It's Rishi Sunak, not the Bank of England, who needs to act to get the UK's economy firing again

miconomic commentators and investors all have their eyes on inflation, and the unexpected decision by the Bank of England to raise interest rates, for the first time in three years, a 0.25% – in spite of the disruption and uncertainty of Omicron. But behind the headlines and the focus on the Bank, the biggest macroeconomic questions facing the UK – which will determine whether families feel the pinch this Christmas and beyond – are all up to the chancellor.

Inflation has reached its highest level in a decade, a 5.1%. Yet this isn’t inflation of the 1970s kind, still raised as an economic bogeyman to stoke fear of “wage-price spirals”. El gobernador del Banco de Inglaterra ha dicho there is little risk of this. Inflation is, De hecho, outstripping pay rises – so average pay packets are shrinking in real terms.

En lugar de, the main drivers of inflation currently are imported from overseas, such as fuel and energy, vehicles – as car manufacturers wait for the semiconductor shortage to ease – and other imported goods such as garments and furniture. The reality is that the Bank’s decision over interest rates last week is unlikely to bring down inflation levels right away. These prices will remain high, as they are determined by global factors.

What matters for decision-making over interest rates is the expected health and shape of the economy in the medium term – say a year’s time – when the effects of policy will be felt. Y las características de la raza canina de los otros tres Muskehounds se corresponden satisfactoriamente con los personajes originales., the problem is that the UK economy is likely to be firing on one cylinder, with its capacity substantially below what we would have expected for 2022 prior to the pandemic.

That includes the many employers struggling to fill vacancies. Since the start of the pandemic, the workforce has effectively shrunk: when compared to what we’d expect if pre-pandemic trends had continued, existen a million “missing” workers. More than half of the gap is among older workers, with increases driven by retirement and sickness. With the UK economy able to produce less than it could before the pandemic, the Bank’s concern is that low interest rates will lead to inflationary pressures.

los Banco de Inglaterra is not able to address most of these challenges through monetary policy. Even after the increase, interest rates are ultra-low. It is the government, and specifically the Treasury, that can and must do more to shape the future economy and its capacity. As we leave the acute crisis phase of the pandemic, the Bank will want to slowly raise rates – stabilising the economy by preventing financial bubbles. This needs to be accompanied by fiscal policy – with government measures to boost incomes and spending power among those who are struggling, and to invest in future capacity in the economy.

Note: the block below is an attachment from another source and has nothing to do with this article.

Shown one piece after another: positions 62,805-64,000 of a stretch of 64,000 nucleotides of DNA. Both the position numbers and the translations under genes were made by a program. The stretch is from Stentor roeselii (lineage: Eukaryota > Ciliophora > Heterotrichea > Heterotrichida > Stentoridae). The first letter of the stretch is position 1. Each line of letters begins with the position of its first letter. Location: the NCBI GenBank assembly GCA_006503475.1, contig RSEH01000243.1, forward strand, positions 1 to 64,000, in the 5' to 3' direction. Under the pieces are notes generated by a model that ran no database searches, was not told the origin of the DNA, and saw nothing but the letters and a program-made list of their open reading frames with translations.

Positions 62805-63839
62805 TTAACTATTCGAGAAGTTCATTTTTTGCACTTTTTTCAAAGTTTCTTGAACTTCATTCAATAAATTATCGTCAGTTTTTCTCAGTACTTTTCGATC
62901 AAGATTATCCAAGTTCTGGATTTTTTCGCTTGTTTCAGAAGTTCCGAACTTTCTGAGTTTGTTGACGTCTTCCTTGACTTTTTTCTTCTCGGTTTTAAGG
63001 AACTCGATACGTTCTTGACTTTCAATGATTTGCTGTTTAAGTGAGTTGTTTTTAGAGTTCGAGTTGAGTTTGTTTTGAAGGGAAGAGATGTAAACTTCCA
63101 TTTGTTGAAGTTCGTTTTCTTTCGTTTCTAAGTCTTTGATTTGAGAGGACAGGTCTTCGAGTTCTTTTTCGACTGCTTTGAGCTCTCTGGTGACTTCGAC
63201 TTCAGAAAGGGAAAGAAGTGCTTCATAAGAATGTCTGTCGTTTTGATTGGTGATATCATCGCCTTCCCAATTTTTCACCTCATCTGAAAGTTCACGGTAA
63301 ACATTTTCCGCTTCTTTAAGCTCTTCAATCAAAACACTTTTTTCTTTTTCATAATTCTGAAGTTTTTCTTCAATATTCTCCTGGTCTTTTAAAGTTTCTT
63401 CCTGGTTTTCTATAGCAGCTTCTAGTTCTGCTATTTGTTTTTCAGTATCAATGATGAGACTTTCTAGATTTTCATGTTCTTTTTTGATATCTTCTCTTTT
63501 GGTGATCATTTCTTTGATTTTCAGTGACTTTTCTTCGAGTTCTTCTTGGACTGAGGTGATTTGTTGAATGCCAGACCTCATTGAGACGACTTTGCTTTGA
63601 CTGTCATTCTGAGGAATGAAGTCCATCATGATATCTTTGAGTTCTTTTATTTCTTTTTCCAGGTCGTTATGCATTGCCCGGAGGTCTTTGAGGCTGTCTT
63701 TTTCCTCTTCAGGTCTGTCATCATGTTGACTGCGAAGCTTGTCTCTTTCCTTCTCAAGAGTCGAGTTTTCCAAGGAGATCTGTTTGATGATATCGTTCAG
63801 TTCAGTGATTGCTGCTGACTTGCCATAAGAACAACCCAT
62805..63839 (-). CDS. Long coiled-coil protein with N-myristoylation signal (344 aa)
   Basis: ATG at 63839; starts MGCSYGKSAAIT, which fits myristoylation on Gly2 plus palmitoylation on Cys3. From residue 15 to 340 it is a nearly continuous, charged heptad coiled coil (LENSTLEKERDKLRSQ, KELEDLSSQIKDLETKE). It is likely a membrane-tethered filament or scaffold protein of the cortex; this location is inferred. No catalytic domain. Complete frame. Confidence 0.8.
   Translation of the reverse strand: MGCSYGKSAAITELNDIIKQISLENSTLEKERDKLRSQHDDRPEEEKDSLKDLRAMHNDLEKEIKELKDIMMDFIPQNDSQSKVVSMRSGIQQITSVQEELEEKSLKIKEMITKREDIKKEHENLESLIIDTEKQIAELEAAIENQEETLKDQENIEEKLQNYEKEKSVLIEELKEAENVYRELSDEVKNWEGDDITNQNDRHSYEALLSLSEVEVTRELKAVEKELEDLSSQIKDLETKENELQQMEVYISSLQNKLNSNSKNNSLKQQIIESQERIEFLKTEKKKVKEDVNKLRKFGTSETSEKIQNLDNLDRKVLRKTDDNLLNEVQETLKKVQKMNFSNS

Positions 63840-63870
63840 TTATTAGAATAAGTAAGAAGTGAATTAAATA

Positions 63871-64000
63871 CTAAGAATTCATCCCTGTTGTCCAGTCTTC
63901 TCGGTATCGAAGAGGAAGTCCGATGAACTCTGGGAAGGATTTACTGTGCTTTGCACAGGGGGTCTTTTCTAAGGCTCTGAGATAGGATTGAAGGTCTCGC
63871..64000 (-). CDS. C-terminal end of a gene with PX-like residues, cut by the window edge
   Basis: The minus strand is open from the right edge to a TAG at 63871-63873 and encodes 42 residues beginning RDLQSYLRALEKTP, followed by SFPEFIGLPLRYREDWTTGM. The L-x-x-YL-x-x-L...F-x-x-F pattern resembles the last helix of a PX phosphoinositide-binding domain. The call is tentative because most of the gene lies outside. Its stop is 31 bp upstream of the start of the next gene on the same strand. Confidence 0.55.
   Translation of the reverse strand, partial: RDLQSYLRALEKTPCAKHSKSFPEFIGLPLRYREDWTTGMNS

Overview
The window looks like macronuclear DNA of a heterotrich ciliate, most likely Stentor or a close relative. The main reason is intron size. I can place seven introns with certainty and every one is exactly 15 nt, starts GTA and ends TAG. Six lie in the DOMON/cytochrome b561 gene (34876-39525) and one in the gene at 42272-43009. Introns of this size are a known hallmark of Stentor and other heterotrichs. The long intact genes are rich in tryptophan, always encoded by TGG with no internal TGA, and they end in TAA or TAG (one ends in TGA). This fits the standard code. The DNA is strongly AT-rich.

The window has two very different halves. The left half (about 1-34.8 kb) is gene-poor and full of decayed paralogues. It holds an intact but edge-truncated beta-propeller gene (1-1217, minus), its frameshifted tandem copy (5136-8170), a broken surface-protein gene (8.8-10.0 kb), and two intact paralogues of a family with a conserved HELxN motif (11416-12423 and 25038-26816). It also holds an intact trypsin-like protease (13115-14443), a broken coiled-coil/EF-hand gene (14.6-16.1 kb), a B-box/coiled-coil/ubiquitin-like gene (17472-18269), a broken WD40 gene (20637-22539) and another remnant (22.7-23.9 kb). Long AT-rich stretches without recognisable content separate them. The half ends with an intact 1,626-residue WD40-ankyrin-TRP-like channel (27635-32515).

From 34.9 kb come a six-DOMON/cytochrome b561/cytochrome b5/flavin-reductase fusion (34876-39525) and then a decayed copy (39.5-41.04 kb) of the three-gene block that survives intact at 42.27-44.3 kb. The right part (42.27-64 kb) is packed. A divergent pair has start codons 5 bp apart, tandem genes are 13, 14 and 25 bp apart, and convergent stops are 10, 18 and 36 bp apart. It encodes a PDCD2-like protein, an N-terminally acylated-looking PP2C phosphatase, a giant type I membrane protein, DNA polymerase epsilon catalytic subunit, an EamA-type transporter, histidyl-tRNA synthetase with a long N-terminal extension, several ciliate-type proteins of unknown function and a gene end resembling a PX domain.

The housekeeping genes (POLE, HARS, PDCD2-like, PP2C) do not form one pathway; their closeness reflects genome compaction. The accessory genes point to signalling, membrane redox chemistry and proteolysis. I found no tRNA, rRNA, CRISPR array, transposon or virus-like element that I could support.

Es por eso, after his return from a visit to sunny California, it’s imperative the chancellor returns his focus to helping families and businesses. That should include support for families to get through a difficult winter, with many likely to facing an expensive Christmas. He should restore the £20 boost to universal credit, ensure all benefit payments are raised to account for the rising cost of living and boost cold weather payments so that no one goes cold this winter because they couldn’t pay for heating.

Businesses, particularly those in hospitality, have raised the alarm as customers have stayed away to avoid catching the ultra-transmissible Omicron variant. To stop companies collapsing, restore business confidence in their future and ultimately to protect jobs, Rishi Sunak should reinstate a version of the furlough scheme, as well as payments to the self-employed.

Ensuring the economy’s long-term health will take even more than this. As well as investing to boost productivity, it will mean addressing the problem of the “missing million” workers, with targeted support to help people into good jobs, and supporting businesses to provide a working environment that older people feel safe in, without compromising their health. With health and social care seeing some of the largest numbers of vacancies, fair pay rises at least in line with inflation are needed.

And the government must do everything it can to protect public health, inside and outside the Treasury. That means fixing Britain’s woefully inadequate sick pay, which leaves too many facing impossible choices over protecting public health and having enough money for bills. It also means stepping up our contribution to vaccinating the global population, not just the UK. Protecting the public from Omicron will not only allow normal business to resume sooner, but will also avoid a damaging increase in the number of workers suffering from long Covid.

Inflation has always provided a context for political contest and manoeuvring, y 2021 is no different, with a chancellor reluctant to further tarnish a reputation for prudence. But failure to step in to boost our economic capacity will only deepen the chancellor’s inflation headache – and could permanently stunt livelihoods. The UK faces a choice between a smaller, low-productivity economy and investing in a stronger recovery, with good jobs and support for people to take them. An astute politician would take the latter path.

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